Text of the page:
Well, I have no problem with that. My point was more that the people who talk about minimum alcohol pricing because of the costs to the NHS don’t consider other costs to the NHS due to personal choices.

    And we already have a system for paying for the NHS via alcohol duties. Look at it as a Drinkers Mutual Fund. You pay in, and 44.4p of your pint goes into the DMF. Occassionally, you might decide to party hard on tequila, resulting in dancing on tables, and you fall and twist your ankle. The DMF then pays for the cost of A&E and the x-ray for that twisted ankle, and you’re perhaps a bit wiser about dancing on tables.

    I’m sure there’s a few outliers, people who drink far too hard, and cost the Drinker’s Mutual Fund too much, but they are outliers, and probably take less out of that fund than the government does each year to spend on ludicrously expensive IT systems that don’t work and museums that no-one visits.

  19. @ Simon Cooke

    “So a drunk tank might – just – work for the Met and maybe for G Manchester, West Yorkshire, West Mids. But for everywhere else there simply aren’t enough drunks.”

    Once there’s money to be made in finding drunks, they’ll find more drunks.

  20. “Sure, why not? Just as travel insurance doesn’t necessarily cover rock climbing (not sure about rugby), why should National Health Insurance?”

    Because “national health insurance” isn’t insurance. It is tax and you have no choice but to pay it. If people genuinely did pay for their own treatment then there would be no problem. Imagine travel insurance provided by government via taxation, shudder, and think again.

    Police exist to enforce the laws of society. This is their job. They are funded by taxation to do this job. If they are sick of doing it then yes please to private police as well.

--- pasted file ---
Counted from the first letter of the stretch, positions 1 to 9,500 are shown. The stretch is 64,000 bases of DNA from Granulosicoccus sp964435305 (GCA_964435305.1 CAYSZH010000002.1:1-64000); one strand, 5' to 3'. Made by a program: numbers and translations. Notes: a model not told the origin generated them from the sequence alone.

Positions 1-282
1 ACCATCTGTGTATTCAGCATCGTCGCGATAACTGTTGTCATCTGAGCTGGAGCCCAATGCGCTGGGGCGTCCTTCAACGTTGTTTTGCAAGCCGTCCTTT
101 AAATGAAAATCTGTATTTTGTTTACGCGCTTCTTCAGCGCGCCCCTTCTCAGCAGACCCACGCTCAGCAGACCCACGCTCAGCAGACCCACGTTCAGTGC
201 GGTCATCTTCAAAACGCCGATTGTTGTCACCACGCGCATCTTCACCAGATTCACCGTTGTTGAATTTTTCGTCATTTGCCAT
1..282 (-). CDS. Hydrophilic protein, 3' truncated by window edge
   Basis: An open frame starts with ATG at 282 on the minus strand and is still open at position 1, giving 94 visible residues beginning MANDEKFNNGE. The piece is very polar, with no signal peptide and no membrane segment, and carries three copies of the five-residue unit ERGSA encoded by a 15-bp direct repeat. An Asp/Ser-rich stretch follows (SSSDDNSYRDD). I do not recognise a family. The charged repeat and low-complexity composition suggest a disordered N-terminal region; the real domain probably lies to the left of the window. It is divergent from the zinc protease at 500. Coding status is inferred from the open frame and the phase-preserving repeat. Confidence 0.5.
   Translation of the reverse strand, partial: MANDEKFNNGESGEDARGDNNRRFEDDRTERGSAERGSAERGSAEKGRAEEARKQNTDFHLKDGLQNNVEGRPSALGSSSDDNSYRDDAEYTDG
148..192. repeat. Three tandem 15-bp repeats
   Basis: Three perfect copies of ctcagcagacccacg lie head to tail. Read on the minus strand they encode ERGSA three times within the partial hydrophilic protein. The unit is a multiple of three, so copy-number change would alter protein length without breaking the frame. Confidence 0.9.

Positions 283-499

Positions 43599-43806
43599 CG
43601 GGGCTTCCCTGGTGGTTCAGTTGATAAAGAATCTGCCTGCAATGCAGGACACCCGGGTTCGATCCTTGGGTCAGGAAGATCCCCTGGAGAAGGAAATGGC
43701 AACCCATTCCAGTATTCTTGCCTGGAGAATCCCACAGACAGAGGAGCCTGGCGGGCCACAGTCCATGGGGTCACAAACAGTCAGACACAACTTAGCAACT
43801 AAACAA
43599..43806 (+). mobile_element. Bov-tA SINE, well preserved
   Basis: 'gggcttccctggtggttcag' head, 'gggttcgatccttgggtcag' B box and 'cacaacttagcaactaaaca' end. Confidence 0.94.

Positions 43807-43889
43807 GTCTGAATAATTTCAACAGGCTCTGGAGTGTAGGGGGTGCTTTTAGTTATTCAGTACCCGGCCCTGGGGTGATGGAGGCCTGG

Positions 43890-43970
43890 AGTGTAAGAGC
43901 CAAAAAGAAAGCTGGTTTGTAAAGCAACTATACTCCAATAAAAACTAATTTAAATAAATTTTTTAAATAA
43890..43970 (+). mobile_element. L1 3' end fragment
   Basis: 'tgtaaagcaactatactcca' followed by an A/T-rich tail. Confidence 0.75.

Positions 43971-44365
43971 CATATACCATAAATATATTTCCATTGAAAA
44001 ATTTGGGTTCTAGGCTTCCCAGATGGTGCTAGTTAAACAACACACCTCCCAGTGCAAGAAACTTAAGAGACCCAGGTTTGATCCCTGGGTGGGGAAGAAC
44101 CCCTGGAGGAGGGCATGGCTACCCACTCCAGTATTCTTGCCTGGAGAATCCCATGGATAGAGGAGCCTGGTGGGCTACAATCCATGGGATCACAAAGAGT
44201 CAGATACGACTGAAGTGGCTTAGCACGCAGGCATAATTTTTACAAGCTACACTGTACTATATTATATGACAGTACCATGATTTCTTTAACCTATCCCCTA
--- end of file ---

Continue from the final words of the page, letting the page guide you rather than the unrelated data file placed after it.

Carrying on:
21. @Monoi

    “Also, I take it that you don’t do anything that could get you injured accidentally obviously?”

    Sometimes, and if it came into the category of dangerous sports or under the influence of drugs then I’d be quite willing to take insurance out for the action.

    @tomsmith

    “Because “national health insurance” isn’t insurance. It is tax and you have no choice but to pay it.”

    So what? Government and democracies can still decide what is paid for with the proceeds of tax and what isn’t.

    @Tim Almond

    But alcohol tax isn’t hypothecated – never has been. Sure modern politicos have to wibble on about using it for health reasons, but that’s just their lips moving. It’s a useful thing to tax because it’s very popular.

  22. Remind me, ACPO has just what moral authority? It’s a private limited company – Warburtons The Bakers for senior coppers, if you like. These people are supposed to be our servants- when we want their opinions as citizens in uniform, we’ll ask for them.

    “To me, who am but a plain man, the proceedings look a little too refined, and too ingenious; it has too much the air of a political stratagem, adopted for the sake of giving, under a high-sounding name, an importance to the public declarations of this club, which, when the matter came to be closely inspected, they did not altogether so well deserve. It is a policy that has very much the complexion of a fraud.”